Today You Will Be With Me In Paradise
Second in a Series of CrossWords
One of the criminals who were hanged railed at Jesus, saying, ‘Are you not the Christ? Save yourself and us! But the other rebuked him, saying, “Do you not fear God, since you are under the same sentence of condemnation? And we indeed justly, for we are receiving the due reward of our deeds; but this man has done nothing wrong.’ And he said, “Jesus, remember me when you come into your kingdom.’ And he said to him, ‘Truly, I say to you, today you will be with me in Paradise.’” Luke 23:39-43
Dear Friends in Christ,
Once again we invite you fix on the artwork of James Tissot, the French Artist, who painted this watercolor with the title, “The Pardon of the Good Thief.” Come with me to Mt. Calvary, where
• That place where the soldiers are crucifying and the women are crying and the disciples are hoping and Jesus is forgiving.
• That place where Pilate is pretending and Judas is betraying and Peter is denying and Jesus is suffering.
• That place where Mary is needing an adult son to take care of her and Jesus is making sure that is happening.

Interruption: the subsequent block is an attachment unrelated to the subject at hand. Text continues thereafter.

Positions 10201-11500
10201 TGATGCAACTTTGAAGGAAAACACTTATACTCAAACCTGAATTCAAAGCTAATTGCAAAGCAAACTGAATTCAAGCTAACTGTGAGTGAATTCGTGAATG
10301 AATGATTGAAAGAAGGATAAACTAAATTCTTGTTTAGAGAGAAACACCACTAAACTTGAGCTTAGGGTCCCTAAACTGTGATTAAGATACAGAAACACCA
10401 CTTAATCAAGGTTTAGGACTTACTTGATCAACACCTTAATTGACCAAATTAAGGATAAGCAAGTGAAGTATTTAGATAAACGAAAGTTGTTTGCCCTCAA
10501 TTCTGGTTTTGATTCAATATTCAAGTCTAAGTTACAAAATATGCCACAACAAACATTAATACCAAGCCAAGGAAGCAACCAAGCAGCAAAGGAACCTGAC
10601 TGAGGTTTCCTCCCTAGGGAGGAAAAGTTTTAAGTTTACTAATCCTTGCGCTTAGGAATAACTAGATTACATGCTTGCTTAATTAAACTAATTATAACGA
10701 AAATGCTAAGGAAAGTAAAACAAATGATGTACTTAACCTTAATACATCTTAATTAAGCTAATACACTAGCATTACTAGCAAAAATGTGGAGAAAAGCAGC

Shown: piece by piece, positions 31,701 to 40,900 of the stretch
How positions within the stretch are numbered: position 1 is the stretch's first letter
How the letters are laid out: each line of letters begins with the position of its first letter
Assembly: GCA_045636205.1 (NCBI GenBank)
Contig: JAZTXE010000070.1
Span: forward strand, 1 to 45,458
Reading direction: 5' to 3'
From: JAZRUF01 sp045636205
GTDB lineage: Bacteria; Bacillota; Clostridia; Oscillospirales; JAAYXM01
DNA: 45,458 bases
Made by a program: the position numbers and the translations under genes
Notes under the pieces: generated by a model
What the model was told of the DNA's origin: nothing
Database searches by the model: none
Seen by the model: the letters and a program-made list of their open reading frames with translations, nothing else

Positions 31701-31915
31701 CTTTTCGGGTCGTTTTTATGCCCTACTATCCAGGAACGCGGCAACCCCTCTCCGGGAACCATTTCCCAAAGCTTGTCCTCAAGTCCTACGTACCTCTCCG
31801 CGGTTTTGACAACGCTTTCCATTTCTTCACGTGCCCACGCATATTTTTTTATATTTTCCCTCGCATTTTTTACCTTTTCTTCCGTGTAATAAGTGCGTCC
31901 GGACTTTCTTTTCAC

• That place where our Father in heaven is forsaking and His Son is suffering
• That place where the very source of living water is thirsty and one prophecy after another is getting fulfilled
• That place where our salvation is finished and our Savior is giving up His Spirit.
Paradise for the thief on the cross was wherever Jesus was. Paradise for my dad, at least here on earth, was wherever Mom was. Story of Dad in a nursing home and wanting to be reunited with Mom. The day I took him out of the nursing home, I took too much time visiting, and pretty soon, he wheeled himself out to the side door and was pretty much beating down the door, to get out of there, to get to that place where Mom would be!
Here in this place, we would learn three truths. First we learn how natural it is for us to take a bad situation and make it worse. Secondly, we see how beautiful life can get as often as we cry out for mercy, and third, we learn how anxious is our Savior for us to be in paradise with Him.
First, we learn how natural it is for us to take a bad situation and make it worse.
• My high school football story of Laurie Paulson.
• Alex story of leaving the milk out, getting scolded by Grandma, smarting off, and getting grounded for a month